RI to review trade deal with Japan in September

The Jakarta Post | July 04 2014

RI to review trade deal with Japan in September

Linda Yulisman

Indonesia expects to discuss the long-delayed review of its existing economic partnership agreement (EPA) with Japan in September in a move to enhance trade with the world’s third-largest economy.

Trade Minister Muhammad Lutfi said that the government was preparing to bring its major concerns to the table under the Indonesia-Japan EPA (IJ-EPA) review.

The partnership dates back to 2008. After the first five years of its implementation, Indonesia found that the benefits of the deal had been less than expected. The country has since tried to reassess the IJ-EPA, but a review has not been realized until now.

“When asked whether we are ready, the answer is that we are ready. We are preparing the issues to be raised,” Lutfi said on Wednesday.

One of the key review points would be market access for Indonesian agricultural products and fishery output to the Japanese market, Lutfi said.

At present, fishery products from Indonesia are charged with higher import duties compared to similar products from other neighboring countries, such as the Philippines and Thailand.

The Indonesian team for the planned review will be led by officials from the Trade Ministry. The ministry’s director general for international trade cooperation, Iman Pambagyo, however, could not be reached for comment on Thursday.

Research by the Centre for Strategic and International Studies (CSIS) launched last year revealed that Indonesia has yet to reap the maximum benefits from the IJ-EPA due to a lack of product diversification, which prevents it from taking advantage of expanded market access.

Garments and textiles, footwear, food processing, pulp and paper, as well as fisheries are the some of the sectors that could fail to see a significant upward trend in shipments to the world’s third-largest economy. These sectors have obtained tariff reductions under the deal, but not to the point of zero percent, which some other sectors received.

Zero percent duties mostly go to the iron and steel, automotive, electronics and chemical industries.

The Industry Ministry’s director general for international trade cooperation, Agus Tjahajana, said that in the area of industry, the government would address issues that hindered exports of industrial goods to Japan.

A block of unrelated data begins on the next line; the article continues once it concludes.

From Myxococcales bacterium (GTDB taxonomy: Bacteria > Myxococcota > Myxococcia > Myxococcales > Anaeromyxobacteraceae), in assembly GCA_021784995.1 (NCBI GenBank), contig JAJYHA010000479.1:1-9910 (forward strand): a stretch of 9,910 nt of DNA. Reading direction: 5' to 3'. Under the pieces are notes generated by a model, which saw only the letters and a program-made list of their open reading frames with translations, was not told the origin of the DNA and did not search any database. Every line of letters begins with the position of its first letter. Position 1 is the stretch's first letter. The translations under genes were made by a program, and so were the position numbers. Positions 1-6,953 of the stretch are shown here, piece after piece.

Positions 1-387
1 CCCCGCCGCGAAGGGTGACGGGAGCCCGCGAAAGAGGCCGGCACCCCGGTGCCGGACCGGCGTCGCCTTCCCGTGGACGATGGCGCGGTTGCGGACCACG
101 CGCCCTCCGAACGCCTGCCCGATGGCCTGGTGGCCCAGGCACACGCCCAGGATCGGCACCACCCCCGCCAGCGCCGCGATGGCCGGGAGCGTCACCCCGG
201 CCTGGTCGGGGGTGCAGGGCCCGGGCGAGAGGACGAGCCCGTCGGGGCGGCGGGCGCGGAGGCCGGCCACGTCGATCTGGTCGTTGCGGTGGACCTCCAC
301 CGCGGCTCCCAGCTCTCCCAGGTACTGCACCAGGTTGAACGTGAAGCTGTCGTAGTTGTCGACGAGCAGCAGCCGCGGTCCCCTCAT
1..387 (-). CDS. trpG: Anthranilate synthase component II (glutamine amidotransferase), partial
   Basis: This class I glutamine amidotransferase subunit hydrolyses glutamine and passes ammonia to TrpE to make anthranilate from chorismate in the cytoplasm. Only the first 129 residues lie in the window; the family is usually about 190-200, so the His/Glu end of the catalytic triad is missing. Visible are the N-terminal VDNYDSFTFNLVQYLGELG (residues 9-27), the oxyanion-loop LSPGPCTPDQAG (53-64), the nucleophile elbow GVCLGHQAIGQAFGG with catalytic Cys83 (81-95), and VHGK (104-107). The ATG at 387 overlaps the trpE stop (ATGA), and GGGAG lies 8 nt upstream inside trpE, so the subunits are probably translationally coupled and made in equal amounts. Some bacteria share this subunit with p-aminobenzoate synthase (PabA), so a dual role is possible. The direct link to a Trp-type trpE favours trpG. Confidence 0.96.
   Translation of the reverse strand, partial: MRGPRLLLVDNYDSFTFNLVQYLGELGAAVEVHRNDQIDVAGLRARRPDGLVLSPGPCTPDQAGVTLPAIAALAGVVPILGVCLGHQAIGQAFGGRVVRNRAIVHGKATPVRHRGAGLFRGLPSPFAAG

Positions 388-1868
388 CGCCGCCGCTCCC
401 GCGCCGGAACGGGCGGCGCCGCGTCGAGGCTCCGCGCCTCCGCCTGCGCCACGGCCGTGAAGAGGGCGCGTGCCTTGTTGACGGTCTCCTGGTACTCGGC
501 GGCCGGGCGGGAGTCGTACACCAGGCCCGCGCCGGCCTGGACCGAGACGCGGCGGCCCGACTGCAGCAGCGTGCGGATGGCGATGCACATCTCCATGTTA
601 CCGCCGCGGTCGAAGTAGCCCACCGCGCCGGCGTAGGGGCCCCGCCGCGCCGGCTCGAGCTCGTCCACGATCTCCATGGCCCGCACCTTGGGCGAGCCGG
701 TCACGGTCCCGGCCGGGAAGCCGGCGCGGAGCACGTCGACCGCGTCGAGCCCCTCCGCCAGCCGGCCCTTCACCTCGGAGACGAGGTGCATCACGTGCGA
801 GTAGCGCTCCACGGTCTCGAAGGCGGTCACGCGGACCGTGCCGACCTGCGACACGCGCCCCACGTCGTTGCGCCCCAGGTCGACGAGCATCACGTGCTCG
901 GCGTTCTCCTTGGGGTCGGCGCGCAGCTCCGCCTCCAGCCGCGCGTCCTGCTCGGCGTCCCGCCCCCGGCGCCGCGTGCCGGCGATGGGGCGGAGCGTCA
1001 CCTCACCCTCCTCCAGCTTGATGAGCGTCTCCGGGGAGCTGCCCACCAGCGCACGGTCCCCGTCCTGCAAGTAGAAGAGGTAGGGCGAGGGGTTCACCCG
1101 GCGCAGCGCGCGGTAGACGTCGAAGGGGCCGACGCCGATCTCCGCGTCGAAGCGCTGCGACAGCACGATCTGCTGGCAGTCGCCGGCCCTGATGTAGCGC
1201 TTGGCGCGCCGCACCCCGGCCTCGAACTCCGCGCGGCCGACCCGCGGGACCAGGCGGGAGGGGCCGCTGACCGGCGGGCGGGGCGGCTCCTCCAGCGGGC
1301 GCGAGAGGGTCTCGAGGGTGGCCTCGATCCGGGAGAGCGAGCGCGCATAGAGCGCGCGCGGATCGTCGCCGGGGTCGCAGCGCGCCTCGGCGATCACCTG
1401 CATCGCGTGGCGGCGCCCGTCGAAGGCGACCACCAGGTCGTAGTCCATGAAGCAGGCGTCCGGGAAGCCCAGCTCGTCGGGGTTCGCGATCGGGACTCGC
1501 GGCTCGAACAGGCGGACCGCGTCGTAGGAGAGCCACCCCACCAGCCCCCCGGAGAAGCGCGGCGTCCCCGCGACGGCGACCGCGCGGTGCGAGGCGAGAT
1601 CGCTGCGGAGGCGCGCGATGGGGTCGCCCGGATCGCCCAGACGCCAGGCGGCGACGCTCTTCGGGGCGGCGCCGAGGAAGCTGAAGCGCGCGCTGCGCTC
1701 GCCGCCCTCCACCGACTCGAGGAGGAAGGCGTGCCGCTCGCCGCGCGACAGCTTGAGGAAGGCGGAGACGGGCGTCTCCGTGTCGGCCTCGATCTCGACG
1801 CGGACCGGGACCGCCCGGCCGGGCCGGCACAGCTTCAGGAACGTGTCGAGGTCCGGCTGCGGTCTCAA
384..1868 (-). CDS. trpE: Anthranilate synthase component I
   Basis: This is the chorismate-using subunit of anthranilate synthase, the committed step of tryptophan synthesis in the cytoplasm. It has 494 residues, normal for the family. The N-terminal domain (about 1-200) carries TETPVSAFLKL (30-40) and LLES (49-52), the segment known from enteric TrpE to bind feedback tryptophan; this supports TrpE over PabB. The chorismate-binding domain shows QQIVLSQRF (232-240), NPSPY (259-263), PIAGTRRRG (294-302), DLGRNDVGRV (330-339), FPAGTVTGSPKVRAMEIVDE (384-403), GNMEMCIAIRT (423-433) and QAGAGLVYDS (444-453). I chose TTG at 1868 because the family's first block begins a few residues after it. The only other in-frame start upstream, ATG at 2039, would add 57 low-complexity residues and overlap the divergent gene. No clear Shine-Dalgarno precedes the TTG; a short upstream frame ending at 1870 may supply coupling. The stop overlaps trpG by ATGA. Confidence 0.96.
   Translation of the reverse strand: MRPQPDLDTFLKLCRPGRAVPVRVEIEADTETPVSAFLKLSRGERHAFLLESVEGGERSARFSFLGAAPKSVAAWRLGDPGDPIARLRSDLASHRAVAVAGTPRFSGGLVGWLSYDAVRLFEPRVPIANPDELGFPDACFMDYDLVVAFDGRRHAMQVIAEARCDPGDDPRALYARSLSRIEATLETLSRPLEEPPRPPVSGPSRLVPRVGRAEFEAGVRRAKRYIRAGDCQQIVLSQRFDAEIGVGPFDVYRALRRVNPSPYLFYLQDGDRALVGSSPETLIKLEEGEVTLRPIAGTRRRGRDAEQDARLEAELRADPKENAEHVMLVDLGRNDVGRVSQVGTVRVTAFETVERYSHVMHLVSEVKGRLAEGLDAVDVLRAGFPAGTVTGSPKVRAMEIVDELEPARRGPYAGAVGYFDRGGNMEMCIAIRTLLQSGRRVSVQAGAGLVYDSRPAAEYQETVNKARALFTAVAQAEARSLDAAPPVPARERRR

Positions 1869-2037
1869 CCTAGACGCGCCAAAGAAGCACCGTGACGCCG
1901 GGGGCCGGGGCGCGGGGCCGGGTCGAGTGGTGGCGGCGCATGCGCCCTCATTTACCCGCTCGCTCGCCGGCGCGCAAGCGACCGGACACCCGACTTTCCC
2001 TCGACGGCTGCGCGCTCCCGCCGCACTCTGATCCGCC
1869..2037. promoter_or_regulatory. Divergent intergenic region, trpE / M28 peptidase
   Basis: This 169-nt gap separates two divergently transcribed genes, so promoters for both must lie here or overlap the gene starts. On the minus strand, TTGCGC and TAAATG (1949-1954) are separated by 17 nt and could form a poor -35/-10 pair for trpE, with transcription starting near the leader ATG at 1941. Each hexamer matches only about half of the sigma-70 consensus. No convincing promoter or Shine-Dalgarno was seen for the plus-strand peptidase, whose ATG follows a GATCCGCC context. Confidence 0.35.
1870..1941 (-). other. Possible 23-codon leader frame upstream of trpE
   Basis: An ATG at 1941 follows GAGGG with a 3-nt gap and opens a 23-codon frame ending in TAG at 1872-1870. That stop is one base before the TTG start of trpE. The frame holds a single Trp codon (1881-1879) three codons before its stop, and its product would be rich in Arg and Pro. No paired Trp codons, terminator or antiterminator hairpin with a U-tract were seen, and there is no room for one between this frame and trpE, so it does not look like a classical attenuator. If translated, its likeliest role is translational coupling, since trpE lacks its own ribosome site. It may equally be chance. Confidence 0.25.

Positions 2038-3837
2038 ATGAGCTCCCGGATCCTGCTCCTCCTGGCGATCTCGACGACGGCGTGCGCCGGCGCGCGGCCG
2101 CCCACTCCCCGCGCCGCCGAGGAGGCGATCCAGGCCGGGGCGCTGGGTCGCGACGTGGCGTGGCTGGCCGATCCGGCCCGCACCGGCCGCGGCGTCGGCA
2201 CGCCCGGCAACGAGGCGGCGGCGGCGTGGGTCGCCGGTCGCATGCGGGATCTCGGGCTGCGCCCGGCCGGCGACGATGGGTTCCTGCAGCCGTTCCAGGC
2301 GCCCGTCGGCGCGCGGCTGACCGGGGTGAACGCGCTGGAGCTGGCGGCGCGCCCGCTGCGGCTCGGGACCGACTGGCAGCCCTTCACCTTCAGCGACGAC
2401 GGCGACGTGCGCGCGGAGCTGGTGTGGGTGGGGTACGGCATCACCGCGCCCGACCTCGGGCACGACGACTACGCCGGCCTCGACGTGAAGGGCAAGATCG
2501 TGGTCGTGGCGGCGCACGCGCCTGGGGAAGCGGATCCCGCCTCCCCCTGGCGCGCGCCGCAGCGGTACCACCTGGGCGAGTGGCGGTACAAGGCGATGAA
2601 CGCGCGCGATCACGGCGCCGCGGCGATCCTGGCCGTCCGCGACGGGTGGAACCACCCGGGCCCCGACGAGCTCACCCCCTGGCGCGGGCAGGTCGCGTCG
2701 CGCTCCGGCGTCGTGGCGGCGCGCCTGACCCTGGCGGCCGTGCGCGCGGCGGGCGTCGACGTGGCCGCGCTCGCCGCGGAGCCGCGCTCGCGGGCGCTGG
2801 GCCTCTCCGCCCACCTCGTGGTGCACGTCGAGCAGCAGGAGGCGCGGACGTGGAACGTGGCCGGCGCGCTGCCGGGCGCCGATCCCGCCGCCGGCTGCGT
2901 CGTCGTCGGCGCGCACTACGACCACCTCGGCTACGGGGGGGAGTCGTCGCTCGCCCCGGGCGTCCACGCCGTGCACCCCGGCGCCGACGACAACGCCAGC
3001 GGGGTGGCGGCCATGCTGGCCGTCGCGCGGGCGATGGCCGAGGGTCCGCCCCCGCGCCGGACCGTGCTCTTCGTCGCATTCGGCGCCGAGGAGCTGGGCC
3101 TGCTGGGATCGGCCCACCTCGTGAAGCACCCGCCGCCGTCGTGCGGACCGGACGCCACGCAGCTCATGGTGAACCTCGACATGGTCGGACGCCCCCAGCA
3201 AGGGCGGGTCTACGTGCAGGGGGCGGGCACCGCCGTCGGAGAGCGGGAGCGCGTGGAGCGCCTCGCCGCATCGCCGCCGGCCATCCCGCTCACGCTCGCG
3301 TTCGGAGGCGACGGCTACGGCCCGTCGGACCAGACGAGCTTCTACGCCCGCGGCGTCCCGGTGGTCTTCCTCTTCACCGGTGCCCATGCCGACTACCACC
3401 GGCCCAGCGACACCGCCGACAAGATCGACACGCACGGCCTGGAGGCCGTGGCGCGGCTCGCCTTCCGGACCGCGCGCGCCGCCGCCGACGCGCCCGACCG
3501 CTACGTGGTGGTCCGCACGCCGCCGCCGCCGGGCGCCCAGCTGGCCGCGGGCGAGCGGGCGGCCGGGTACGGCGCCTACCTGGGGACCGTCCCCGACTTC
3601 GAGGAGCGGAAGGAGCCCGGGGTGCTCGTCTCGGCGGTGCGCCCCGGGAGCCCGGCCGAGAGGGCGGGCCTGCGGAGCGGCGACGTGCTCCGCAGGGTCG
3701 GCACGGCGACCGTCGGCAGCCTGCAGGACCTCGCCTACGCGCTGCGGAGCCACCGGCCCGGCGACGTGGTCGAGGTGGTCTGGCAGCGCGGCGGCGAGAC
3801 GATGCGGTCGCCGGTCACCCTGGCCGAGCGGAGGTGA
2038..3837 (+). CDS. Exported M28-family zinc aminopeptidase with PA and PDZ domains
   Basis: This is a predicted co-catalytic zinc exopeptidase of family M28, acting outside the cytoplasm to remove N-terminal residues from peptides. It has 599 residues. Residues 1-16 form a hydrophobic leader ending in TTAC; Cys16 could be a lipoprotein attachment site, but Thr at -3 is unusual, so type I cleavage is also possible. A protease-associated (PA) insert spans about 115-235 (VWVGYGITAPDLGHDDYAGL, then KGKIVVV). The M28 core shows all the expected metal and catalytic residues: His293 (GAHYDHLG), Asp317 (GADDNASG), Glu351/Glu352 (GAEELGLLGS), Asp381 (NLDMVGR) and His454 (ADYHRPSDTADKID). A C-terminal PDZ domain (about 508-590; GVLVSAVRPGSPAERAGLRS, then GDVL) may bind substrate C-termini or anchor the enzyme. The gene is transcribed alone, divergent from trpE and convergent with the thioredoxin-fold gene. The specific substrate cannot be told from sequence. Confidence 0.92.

Exports of industrial products to Japan have grown faster than imports in the past five years, according to data from the Industry Ministry. Exports increased by only 3.5 percent to US$11.11 billion in 2013 from 2009, while imports soared by 8.1 percent to $19 billion over the period, resulting in a deficit of $7.88 billion.

“We don’t want our exports to be continuously dominated by raw materials. We should seek ways to optimize our economic cooperation deals, which by nature is different to a free trade agreement,” Agus said.

The Industry Ministry’s director for Asia Pacific and regional industry cooperation, A. Riyanto, said that Indonesia, as part of the review, would also propose a new approach to capacity building under the IJ-EPA framework.

Under the EPA’s Manufacturing Industry Development Center (MIDEC) initiative, Japan has vowed to assist in improving the competitive edge of Indonesia’s manufacturing industry in a variety of sectors, including metalworking, tooling techniques, welding techniques, automotive production, textiles, petrochemicals, oleochemicals and energy conservation.

“It’s clear that we need a new approach to which sectors and activities in MIDEC must be focused on to increase penetration of our manufactured goods to Japan and boost the competitiveness of our manufacturing industry,” Riyanto said.

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source: Jakarta Post